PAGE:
Exterior add-ons were a popular modification that enabled owners to customize their car and stand out from the crowd. Ranging from the discreet to the overtly tacky, the trim bits included of chrome strips, hubcaps, side moldings, different bumpers, exhaust pipes and even license plates with specific fonts. The Simca 9 and the Peugeot 203 are pictured above but add-ons were available for just about any new car.
Interestingly, 60 years later car manufacturers are looking towards the past they offer buyers a growing catalog of miscellaneous stickers, trim pieces wheel designs and so forth.
Solex encouraged owners of older cars to upgrade their carburetor in order to get ten years’ worth of progress in just two hours. Available for Peugeot, Renault, Citroën, Simca and Panhard models, the Solex carbs were billed as plug-and-play because they came pre-adjusted from the factory.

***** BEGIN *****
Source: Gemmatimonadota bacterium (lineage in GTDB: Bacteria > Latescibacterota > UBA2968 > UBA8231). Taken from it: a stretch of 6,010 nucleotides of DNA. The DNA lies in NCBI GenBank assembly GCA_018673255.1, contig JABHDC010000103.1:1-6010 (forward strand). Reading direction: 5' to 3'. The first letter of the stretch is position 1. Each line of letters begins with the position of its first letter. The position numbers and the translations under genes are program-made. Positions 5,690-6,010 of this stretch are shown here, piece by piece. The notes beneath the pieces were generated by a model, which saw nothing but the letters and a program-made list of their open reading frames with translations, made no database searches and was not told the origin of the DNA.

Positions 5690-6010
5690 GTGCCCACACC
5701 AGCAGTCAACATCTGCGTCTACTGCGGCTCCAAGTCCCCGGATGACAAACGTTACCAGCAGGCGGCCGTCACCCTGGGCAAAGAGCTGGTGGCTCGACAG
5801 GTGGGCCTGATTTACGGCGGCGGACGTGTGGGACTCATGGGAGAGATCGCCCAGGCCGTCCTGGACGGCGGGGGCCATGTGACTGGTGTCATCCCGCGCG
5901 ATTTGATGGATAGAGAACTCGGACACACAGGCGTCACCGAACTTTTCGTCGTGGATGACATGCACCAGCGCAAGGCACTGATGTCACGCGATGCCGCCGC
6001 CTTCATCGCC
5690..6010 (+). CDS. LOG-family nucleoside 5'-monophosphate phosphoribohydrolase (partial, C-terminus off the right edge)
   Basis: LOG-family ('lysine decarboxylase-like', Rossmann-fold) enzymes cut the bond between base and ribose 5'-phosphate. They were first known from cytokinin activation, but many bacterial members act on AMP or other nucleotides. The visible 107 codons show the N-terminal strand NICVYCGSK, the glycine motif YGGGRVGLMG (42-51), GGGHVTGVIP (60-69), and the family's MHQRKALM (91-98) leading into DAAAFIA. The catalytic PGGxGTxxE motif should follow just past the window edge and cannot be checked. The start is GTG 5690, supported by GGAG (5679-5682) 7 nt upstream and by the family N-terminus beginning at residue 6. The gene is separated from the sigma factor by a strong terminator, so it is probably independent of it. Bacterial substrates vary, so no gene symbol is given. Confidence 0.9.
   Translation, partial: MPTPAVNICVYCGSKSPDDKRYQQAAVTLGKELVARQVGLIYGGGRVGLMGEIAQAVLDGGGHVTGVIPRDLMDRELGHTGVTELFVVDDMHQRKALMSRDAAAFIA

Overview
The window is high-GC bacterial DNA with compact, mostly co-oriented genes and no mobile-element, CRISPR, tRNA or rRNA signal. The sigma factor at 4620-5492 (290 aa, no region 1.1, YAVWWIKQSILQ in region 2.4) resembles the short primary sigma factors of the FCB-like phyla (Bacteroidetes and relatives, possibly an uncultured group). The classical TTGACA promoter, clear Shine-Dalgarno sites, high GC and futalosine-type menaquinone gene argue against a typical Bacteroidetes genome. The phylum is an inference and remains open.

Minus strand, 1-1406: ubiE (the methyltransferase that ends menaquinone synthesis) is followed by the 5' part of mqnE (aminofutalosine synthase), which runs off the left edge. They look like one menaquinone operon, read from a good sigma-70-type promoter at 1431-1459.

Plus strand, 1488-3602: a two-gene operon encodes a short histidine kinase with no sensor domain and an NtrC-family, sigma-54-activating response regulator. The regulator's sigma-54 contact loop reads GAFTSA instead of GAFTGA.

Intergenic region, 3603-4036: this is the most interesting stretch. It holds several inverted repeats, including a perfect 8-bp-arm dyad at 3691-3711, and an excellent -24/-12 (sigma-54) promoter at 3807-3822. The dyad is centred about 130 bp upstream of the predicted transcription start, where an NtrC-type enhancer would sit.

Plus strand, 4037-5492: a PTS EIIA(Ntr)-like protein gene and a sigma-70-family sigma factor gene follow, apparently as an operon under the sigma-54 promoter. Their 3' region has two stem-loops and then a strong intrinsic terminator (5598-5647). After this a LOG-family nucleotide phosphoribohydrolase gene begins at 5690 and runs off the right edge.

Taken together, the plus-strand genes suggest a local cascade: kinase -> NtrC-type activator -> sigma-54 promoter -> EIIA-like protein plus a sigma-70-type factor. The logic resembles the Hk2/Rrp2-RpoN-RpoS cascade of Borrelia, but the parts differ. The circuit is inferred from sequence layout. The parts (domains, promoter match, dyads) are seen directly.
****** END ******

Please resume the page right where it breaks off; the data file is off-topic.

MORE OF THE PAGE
Intake manifold and twin-carb modifications for the Citroën 2CV
Citroën launched a 425cc variant of its flat-twin in 1954 to cater to a drivers that were after a more powerful 2CV. While it was undeniably peppier than the existing 375cc unit, the 425 made less than 20 horsepower and many aftermarket companies tried to find ways to obtain more power. The twin-carb manifold built by R.A.F. is one of the more extreme modifications because it consists of an odd loop-shaped intake. A single-carb setup that used the 2CV’s stock Solex was also available.
Manifold and exhaust modifications for Simcas, Renaults, and Peugeots
AutoBleu specialized in designing performance-focused intake and exhaust manifolds that squeezed every last horsepower out of the four-cylinder engines found in every day cars. The firm also sold a variety of Abarth products under license, helping the Italian extend its reach all around Europe. AutoBleu briefly dabbled in car manufacturing before calling it quits and Carlo Abarth’s story is well-known, but it’s interesting to see the wide scope of models that the firm worked with.
We don’t know what would be more surprising today: Finding a Peugeot 203 with an Abarth exhaust, or seeing Abarth offer an exhaust for the Peugeot 508.